• 16. Open  data  in  (astro)  particle  physics   §  The  IceCube  experiment  is  another  particle  physics   experiment  studying  elementary  particles  of   astrophysical  origin   §  Based  at  the  South  Pole,   IceCube  includes  Belgian   scientists  from  VUB/ULB/ UGent/Umons   §  IceCube  data  is  analysed   with  the  same  cluster  in   Brussels  as  mentioned   before  
  • 17. Extreme  High  energy  neutrinos   §  One  of  the  most  exciting  IceCube  results  involves   the  observation  of  outrageously  high-­‐energy   neutrinos  from  cosmic  origin   §  Evidence  for  High-­‐Energy  Extraterrestrial  Neutrinos  at  the  IceCube  Detector,   IceCube  Collaboration,  Science  342,  1242856  (2013).  DOI:  10.1126/science. 1242856     §  After  publication,  the  IceCube   collaboration  has  made  this   data  available  to  the  scientific   community   §  http://icecube.wisc.edu/science/ data    
  • 18. §  Working  through  40  million  collisions  per  second   provides  a  daunting  challenge  processing  huge   amounts  of  data   §  Journal  publications  of  LHC  experiments  all  public   §  Other  experiments  such  as  IceCube  also  make  some   of  their  datasets  public  after  publication     Outlook  and  Conclusion  
  • 19. pp physics at the LHC corresponds to conditions around here HI physics at the LHC corresponds to conditions around here
  • 20. Where  the  largest  and  smallest  things  meet  
  • 21. The  Dark  Side   §  We  now  know  that  only  ~5%  of  the  energy  in  the   universe  is  ordinary  matter  (remember  E=mc2).     §  25%  is  dark  matter     §  SUSY  theories  can  happily  predict  this  amount   §  There  are  other  possibilities  but  SUSY  is  a  favorite   §  Provides  great  dark  matter  candidates       (e.g.  Neutralino  or  Gravitino)   §  Leads  to  remarkable  unification  of  field  strengths   §  And  it  fixes  the  Higgs  mass  problem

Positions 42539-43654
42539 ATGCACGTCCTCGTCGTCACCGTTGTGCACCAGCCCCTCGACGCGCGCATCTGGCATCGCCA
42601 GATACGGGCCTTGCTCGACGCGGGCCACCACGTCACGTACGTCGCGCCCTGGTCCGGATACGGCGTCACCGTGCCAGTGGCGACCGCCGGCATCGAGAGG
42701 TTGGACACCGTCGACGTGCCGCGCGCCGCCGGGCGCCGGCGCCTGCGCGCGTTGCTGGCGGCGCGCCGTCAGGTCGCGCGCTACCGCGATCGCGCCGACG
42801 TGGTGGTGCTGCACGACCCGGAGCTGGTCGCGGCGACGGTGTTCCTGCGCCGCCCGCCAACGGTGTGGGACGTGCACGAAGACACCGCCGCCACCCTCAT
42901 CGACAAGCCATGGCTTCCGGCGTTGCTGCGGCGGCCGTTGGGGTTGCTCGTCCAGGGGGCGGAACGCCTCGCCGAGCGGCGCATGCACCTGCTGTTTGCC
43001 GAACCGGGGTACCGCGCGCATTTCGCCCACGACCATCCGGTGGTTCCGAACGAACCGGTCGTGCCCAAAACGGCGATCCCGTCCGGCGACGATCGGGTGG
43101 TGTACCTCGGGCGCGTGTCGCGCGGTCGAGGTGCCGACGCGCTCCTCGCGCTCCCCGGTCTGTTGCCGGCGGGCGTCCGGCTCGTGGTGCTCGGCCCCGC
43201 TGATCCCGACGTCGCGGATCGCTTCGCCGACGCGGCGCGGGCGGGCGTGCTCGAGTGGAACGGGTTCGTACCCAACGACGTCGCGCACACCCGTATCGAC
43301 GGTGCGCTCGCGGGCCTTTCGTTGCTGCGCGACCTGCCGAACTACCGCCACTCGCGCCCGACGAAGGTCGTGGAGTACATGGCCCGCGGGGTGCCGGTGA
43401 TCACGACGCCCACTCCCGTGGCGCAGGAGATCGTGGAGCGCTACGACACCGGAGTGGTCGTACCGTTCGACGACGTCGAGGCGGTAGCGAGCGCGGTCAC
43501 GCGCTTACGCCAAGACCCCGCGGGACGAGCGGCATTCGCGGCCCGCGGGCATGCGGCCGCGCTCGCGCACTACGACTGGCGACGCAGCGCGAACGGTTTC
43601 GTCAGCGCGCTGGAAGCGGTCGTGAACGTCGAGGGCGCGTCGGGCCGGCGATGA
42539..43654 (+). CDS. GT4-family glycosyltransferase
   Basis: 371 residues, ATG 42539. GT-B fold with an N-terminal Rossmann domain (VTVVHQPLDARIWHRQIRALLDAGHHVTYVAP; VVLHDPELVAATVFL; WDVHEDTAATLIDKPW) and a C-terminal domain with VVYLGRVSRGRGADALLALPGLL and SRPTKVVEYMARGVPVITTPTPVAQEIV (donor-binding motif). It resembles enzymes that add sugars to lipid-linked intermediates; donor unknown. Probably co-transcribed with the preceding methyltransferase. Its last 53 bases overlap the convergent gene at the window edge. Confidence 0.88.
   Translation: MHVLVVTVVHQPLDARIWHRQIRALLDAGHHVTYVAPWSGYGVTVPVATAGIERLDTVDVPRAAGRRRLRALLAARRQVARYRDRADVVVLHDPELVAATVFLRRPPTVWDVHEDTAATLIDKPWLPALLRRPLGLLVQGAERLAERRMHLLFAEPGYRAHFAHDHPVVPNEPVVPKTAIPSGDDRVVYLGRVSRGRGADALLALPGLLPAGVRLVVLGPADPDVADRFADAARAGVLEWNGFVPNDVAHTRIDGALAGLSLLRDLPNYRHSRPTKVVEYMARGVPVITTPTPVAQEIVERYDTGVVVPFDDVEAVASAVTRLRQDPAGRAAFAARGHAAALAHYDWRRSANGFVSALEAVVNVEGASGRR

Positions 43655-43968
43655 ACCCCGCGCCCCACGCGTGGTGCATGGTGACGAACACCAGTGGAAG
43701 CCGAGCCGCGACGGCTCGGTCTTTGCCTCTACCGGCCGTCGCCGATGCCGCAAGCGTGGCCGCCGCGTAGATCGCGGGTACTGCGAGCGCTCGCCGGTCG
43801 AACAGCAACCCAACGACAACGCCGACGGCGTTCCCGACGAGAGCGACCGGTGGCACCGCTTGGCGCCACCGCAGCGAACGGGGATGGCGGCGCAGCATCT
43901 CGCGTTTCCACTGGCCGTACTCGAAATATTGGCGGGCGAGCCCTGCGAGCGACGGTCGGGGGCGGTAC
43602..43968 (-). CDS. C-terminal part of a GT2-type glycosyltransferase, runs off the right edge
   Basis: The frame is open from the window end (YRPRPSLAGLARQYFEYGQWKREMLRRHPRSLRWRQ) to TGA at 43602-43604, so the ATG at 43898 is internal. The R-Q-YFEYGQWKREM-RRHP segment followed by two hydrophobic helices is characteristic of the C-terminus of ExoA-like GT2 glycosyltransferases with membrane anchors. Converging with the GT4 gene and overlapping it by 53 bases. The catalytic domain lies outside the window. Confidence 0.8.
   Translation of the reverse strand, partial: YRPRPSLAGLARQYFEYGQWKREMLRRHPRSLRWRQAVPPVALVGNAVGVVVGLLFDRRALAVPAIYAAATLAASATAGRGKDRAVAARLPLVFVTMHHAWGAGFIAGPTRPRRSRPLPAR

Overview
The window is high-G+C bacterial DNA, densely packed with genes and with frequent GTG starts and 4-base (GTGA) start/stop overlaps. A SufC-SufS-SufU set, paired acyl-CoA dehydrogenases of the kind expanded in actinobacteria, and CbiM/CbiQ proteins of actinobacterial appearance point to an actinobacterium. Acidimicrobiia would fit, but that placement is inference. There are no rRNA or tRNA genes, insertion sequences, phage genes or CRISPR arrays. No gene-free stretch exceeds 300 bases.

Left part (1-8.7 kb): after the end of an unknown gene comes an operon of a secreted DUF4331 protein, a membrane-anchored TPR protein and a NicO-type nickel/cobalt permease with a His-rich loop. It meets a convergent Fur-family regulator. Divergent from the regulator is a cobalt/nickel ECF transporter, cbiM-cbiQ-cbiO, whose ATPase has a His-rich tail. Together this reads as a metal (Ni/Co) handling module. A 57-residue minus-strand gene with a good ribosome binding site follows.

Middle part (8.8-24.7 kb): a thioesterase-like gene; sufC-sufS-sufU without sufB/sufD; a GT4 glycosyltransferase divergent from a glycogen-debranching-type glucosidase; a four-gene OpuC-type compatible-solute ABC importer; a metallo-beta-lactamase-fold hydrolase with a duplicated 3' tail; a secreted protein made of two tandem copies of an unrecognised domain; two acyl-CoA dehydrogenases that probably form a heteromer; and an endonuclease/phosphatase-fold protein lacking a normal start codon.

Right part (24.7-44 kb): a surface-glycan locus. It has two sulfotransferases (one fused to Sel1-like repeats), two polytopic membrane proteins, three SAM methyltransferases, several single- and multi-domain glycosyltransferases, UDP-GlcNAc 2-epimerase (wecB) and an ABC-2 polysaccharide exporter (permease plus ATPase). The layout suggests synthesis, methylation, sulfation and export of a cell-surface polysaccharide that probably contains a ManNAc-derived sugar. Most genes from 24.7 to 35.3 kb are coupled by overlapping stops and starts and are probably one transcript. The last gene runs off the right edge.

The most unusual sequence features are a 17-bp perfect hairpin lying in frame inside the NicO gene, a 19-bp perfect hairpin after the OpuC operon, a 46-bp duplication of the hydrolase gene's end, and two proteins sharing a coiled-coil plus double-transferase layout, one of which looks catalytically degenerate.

• 22. How  would  we  see  the  Higgs  Boson  ?   Simulation  –  to  predict  and  design  detector  –  and  to  compare  to  what  we  actually  see   NB:  These  old  plots  correspond  to  ~50  times  more  sensitivity  than  we  have  now  (20x  more  data,  2x  the  energy)!  
  • 23. §  all  channels  together:                       comb.  significance:  4.9  σ   §  expected  significance     for  SM  Higgs:  5.9  σ       Characterization  of  excess  near  125  GeV   26
  • 24. [GeV]4lm Events/3GeV 0 2 4 6 8 10 12 [GeV]4lm Events/3GeV 0 2 4 6 8 10 12 Data Z+X *,ZZZ =126 GeVHm µ, 2e2µ7 TeV 4e, 4 µ, 2e2µ8 TeV 4e, 4 CMS Preliminary -1 = 8 TeV, L = 5.26 fbs;-1 = 7 TeV, L = 5.05 fbs [GeV]4lm 80 100 120 140 160 180
  • 25. Standard  Model  Higgs  Decays   §  The  SM  Higgs  is  unstable   §  Decays  “instantly”  in  a  number  of  ways  with  very  well  known  probabilities   (called  Branching  Fractions  or  Ratios  that  sum  up  to  1).   §  Branching  ratios  change  with  mass  as  seen  here   §  Some  decay  modes  are  more  easily  seen  than  others      Firstly  if  they  end  with  electrons,  muons,    or  photons  
  • 26. Supersymmetry  
  • 27. What  made  us  so  sure  about  the  Higgs?   §  The  Brout-­‐Englert-­‐Higgs  theory  has  predictable   consequences   §  It  predicts  very  heavy  force  particles  that  carry  the  weak   nuclear  force  known  as  the  W+,  W-­‐  and  Zo     §  The  W+,  W-­‐    should  both  have  a  mass  of  80.4  GeV        Note  that  the  proton  has  a  mass  of  1  GeV  so  these  are  very  heavy   fundamental  particles!   §  The  Zo  should  have  a  mass  of  91.1  GeV     §  We  find  these  predicted  particles  &  measure  their  masses   §  For  instance,  the  Zo  should  decay  to  two  muons.  We  can   measure  their  momenta  and  reconstruct  the  Zo  mass.   §  If  we  do  this  for  many  Zo  particles,  a  distribution  of  the  mass   values  we  get  should  have  a  very  predictable  shape.